The Good: Canola had a bounce back day today with July futures up C$24.60 to close at C$726.20 per tonne. The roller coaster ride of old crop canola futures continues with the move today trading back to the highs established on Friday. The fundamentals really haven’t changed over the past number of weeks. Canola exports remain strong and domestic crush continues to set new records. February crush numbers for canola were down from January and last year, but were strong given that the month had one less day than last year. New crop fundamentals are still not reflecting the increased crush margins and pervasive dryness across the Prairies.
The Bad: Despite higher Minneapolis and Chicago wheat markets, Kansas City futures dropped today with nearby contracts off two to three cents per bushel. USDA delivered another increase in crop conditions in Kansas, with the wheat crop improving to 54 per cent good to excellent. Crop conditions are now in a tie for the highest crop condition rating for this week in the growing season. The tie is with 2016 and 2019 growing seasons which yielded 49.5 and 48.2 bushels per acre, respectively. If yields in 2021 are anywhere close to those years, production and stocks will end up between 850 and 900 million bushels. Now that would be bearish for the wheat markets in North America.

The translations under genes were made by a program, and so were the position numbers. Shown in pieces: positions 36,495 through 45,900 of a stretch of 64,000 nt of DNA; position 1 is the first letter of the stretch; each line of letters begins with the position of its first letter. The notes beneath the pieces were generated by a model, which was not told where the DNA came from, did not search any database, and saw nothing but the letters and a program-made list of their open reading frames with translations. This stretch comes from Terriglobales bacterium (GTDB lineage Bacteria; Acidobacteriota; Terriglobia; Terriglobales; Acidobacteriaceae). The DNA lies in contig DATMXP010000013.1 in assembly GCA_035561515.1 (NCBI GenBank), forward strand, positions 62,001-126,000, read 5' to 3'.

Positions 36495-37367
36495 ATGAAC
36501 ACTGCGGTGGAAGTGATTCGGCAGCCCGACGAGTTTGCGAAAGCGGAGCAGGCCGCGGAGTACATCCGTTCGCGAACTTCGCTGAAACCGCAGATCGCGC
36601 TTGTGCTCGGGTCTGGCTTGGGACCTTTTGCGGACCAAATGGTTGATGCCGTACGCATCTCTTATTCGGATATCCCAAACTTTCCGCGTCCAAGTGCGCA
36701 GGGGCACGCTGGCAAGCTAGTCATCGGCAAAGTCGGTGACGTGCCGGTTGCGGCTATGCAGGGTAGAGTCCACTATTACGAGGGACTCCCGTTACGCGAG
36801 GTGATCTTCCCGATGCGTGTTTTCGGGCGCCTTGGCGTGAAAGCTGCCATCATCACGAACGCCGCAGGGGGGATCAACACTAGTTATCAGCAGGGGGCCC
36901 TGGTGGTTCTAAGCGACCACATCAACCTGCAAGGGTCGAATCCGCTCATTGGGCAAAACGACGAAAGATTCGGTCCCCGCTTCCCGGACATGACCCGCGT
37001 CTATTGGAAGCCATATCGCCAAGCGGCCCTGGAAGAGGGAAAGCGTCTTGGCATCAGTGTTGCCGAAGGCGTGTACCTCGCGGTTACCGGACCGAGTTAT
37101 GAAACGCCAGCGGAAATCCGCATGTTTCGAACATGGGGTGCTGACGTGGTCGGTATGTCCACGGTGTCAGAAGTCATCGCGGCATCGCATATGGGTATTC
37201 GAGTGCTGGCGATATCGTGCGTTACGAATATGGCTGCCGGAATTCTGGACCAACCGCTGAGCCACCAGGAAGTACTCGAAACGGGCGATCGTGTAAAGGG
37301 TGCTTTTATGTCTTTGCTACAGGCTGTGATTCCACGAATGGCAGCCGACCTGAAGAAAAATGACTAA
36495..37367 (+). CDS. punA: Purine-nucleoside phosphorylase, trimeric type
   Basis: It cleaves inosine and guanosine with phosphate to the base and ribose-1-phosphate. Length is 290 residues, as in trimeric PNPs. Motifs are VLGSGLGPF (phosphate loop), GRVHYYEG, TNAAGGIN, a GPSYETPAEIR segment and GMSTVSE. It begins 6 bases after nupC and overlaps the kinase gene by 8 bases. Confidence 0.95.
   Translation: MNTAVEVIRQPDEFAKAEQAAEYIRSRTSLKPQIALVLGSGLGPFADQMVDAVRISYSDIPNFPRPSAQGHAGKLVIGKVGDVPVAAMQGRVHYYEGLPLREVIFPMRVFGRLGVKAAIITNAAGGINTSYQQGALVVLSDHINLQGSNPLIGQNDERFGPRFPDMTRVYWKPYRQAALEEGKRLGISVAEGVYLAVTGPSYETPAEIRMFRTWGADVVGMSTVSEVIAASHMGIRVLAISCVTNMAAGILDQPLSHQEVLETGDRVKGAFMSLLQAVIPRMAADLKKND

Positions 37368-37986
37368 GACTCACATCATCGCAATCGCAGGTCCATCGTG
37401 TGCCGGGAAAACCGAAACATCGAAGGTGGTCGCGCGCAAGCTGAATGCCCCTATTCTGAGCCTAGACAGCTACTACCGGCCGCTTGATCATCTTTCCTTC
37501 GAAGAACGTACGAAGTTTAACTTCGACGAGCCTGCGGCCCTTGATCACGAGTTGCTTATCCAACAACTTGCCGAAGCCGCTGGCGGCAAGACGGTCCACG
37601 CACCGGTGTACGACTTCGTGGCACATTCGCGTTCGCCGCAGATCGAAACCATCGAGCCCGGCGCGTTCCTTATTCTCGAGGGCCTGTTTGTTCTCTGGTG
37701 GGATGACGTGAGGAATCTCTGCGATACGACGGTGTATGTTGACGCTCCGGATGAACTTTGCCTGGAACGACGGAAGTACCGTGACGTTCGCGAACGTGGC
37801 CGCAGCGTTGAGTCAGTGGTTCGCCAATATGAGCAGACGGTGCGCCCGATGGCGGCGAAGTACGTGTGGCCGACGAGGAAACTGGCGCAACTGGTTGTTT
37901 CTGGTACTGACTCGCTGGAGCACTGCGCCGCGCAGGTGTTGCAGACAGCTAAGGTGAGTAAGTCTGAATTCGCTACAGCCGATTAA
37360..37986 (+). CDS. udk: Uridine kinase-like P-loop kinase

The Ugly: The most common question on farmers’ minds is “when are the rains going to come?”. The winter precipitation (November through March) is now in the books and the picture for the Prairies certainly paints an ugly picture. With the exception of west central Saskatchewan and north central Saskatchewan, winter precipitation is well below normal. The two driest areas of the Prairies are located in Manitoba, southern Saskatchewan and southern Alberta. Winter precipitation is also well below normal in central and northern Alberta. Rains are needed soon in order to get at least some starting soil moisture for the 2021 crop.